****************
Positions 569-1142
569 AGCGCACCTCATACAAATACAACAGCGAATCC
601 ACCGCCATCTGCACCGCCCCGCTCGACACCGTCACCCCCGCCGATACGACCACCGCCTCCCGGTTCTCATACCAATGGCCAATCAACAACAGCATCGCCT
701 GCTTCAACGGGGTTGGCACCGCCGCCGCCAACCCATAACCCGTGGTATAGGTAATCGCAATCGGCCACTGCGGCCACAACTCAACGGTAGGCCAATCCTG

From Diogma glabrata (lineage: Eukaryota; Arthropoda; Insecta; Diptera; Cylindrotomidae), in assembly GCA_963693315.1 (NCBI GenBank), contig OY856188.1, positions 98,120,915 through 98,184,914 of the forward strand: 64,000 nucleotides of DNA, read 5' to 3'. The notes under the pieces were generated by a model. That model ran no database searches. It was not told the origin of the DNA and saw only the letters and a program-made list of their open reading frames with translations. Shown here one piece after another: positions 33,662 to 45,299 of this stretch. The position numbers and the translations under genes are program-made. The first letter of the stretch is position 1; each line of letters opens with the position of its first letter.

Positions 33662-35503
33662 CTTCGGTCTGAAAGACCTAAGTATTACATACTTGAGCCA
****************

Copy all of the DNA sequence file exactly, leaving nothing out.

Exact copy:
Positions 569-1142
569 AGCGCACCTCATACAAATACAACAGCGAATCC
601 ACCGCCATCTGCACCGCCCCGCTCGACACCGTCACCCCCGCCGATACGACCACCGCCTCCCGGTTCTCATACCAATGGCCAATCAACAACAGCATCGCCT
701 GCTTCAACGGGGTTGGCACCGCCGCCGCCAACCCATAACCCGTGGTATAGGTAATCGCAATCGGCCACTGCGGCCACAACTCAACGGTAGGCCAATCCTG

From Diogma glabrata (lineage: Eukaryota; Arthropoda; Insecta; Diptera; Cylindrotomidae), in assembly GCA_963693315.1 (NCBI GenBank), contig OY856188.1, positions 98,120,915 through 98,184,914 of the forward strand: 64,000 nucleotides of DNA, read 5' to 3'. The notes under the pieces were generated by a model. That model ran no database searches. It was not told the origin of the DNA and saw only the letters and a program-made list of their open reading frames with translations. Shown here one piece after another: positions 33,662 to 45,299 of this stretch. The position numbers and the translations under genes are program-made. The first letter of the stretch is position 1; each line of letters opens with the position of its first letter.

Positions 33662-35503
33662 CTTCGGTCTGAAAGACCTAAGTATTACATACTTGAGCCA